Delaware still has work to do when it comes to ADA [video]
Designed to level the playing field, the Americans with Disabilities Act turns 25 this summer.
The ADA prohibits discrimination and ensures equal opportunities for those living with disabilities.
"Prior to the ADA, there were very few state laws that required commercial establishments, stores and vendors to not discriminate on the basis of disability," said Brian Hartman, an attorney who runs the Disabilities Law program for the Community Legal Aid Society in Wilmington. "So that was one of the major changes that you've seen from 1990 until now."
President George H.W. Bush signed the ADA into law on July 26, 1990.
Since then, Delaware has done its part to achieve compliance with most places providing handicap accessibility in the form of elevators, where necessary; breaks in the curb, commonly referred to as curb cuts; and wheelchair ramps.
Delaware has also made a concerted effort to ensure that people living with disabilities who can and want to contribute to the workforce are given that opportunity.
"Employing people with disabilities makes good business sense and it helps government improve the competitiveness of our workforce," said Governor Jack Markell, in his April 10, 2015 weekly message.
Markell's record also includes signing Delaware's Employment First Act into law in July 2012. The measure encourages state agencies to create a more integrated workforce by ensuring that people with disabilities have more job opportunities. The law mirrored the governor's A Better Bottom Line: Employing People with Disabilities initiative that he championed when he chaired the National Governors Association in 2012-2013.
"There's so much still left to do," said Daniese McMullin-Powell, a disability rights activist in Newark. "If there wasn't, there wouldn't be any such organization as ADAPT that I belong to, which is a disability rights grassroots organization that goes as far as civil disobedience to get the job done."
The 69-year-old contracted polio at the age of 3. She depended on crutches and braces for years before switching over to a wheelchair when she could no longer walk.
"If you go down to Dewey Beach, here in Delaware, they don't care if they have curb cuts or not. They're getting better year after year, but somebody has to do an awful lot of complaining and threatening with lawsuits and all," she said. "It shouldn't have to be that way, it should be done."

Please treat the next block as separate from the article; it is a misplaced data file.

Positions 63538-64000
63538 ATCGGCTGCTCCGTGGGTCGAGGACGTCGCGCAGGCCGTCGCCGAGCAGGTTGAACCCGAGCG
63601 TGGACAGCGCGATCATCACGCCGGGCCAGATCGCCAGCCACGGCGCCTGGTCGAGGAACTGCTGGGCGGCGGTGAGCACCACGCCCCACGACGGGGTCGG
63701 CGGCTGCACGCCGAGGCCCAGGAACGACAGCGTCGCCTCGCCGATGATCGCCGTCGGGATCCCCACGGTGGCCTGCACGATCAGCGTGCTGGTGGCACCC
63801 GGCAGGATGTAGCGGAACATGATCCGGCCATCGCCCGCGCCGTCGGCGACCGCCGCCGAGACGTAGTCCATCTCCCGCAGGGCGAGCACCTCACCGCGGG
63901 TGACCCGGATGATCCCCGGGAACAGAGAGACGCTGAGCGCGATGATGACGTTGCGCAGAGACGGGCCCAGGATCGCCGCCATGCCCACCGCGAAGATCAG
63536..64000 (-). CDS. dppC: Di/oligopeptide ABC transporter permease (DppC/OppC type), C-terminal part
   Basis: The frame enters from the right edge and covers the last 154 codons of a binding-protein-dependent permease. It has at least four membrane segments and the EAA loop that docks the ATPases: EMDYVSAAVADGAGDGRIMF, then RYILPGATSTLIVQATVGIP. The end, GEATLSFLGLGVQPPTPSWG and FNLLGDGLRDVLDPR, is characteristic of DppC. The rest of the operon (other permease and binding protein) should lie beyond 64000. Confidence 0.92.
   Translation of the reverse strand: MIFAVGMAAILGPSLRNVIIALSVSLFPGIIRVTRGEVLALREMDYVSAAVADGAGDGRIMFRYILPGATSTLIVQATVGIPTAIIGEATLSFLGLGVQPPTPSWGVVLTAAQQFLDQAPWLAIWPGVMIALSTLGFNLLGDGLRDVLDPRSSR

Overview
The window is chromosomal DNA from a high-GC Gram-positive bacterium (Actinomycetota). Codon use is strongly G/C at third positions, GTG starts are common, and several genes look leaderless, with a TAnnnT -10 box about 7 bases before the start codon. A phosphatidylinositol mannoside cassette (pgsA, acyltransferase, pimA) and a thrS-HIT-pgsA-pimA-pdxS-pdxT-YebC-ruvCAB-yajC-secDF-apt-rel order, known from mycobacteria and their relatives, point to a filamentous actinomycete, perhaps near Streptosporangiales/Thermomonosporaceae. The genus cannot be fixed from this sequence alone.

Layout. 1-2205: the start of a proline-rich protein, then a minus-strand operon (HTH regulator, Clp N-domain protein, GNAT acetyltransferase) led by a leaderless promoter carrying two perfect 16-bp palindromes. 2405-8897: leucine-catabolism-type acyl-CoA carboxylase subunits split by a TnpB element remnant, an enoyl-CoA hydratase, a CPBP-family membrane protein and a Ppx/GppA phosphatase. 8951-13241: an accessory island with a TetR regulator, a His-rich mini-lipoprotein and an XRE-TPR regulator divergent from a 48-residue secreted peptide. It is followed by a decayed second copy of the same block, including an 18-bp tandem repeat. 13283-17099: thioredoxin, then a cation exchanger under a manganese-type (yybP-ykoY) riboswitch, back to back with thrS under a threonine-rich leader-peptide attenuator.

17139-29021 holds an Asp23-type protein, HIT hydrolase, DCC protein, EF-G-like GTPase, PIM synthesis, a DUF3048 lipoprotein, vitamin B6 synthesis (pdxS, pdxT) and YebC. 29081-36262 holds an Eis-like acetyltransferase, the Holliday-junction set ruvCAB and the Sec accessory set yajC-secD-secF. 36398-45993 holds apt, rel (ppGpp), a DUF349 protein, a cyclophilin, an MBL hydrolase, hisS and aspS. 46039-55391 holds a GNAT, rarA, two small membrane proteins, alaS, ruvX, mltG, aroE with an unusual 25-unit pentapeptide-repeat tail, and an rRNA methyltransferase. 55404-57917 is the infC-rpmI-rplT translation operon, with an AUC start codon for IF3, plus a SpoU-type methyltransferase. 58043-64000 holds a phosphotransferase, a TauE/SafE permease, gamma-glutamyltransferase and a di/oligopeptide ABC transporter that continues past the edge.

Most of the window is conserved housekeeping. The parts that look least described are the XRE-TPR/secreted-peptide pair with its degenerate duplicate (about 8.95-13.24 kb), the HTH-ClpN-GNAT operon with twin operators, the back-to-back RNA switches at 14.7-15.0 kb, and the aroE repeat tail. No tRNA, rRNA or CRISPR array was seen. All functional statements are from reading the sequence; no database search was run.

Recently the Delaware Dept. of Transportation inventoried the miles of sidewalk it's responsible for in the state as part of its ADA Self-Assessment and Transition Plan.
The May 2014 report showed out of the 520.13 miles of sidewalk assessed statewide, only 44 percent actually met ADA standards.
"They concede that there were problems in the past, but they're trying their best to move forward and to come up with a deliberative way to fix things," said Hartman.
"It should happen that if you're not in compliance with a law that's 25 years old, that there is some sort of penalty and some sort of acknowledgment that it's bad and that you have to correct it," Powell said.
Hartman agreed that it's hard to justify non-compliance after 25 years, but said in DelDOT's case, money is an obvious issue and that making sense of any federal law can be challenging.
"Whenever you have a regulation or a law there's ambiguity and the ADA is no different," Hartman said. "I mean, there's hundreds of pages of regulations and guidance and the guidance may not be law, it may just be encouraging, it's hortatory, but people, it's easy to get confused by what the standards are."
There are no police officers who enforce the ADA federal standards in states, so enforcement of the law depends on people filing lawsuits against businesses or governments. But, there's not much of an incentive to sue because in many states you are not awarded any damages should you win your case.
"You may get them to change their way, but you're not getting any money," Hartman said. "Who wants to go to court, you have to hire an attorney and go through the whole nine yards, so that's an impediment or a discouraging factor for enforcement of the ADA."
Delaware, however, does have a state law that overlaps with the ADA in which a plaintiff can be awarded damages.
Harrington resident Emmanuel Jenkins believes non-compliance in states after all of this time boils down to lack of education.
"People don't take on things unless it affects them," he said. "Take Legislative Hall for instance ... until we get people in the position who have people with disabilities in their families, [only then will] they get the big picture."
Diagnosed with cerebral palsy, the ADA has been in effect for the majority of the 31-year-old's life.
"My job is to fight to make sure [the ADA's] upheld, to make sure that it keeps going, to make sure that I make way for the next generation," Jenkins said.
Support provided by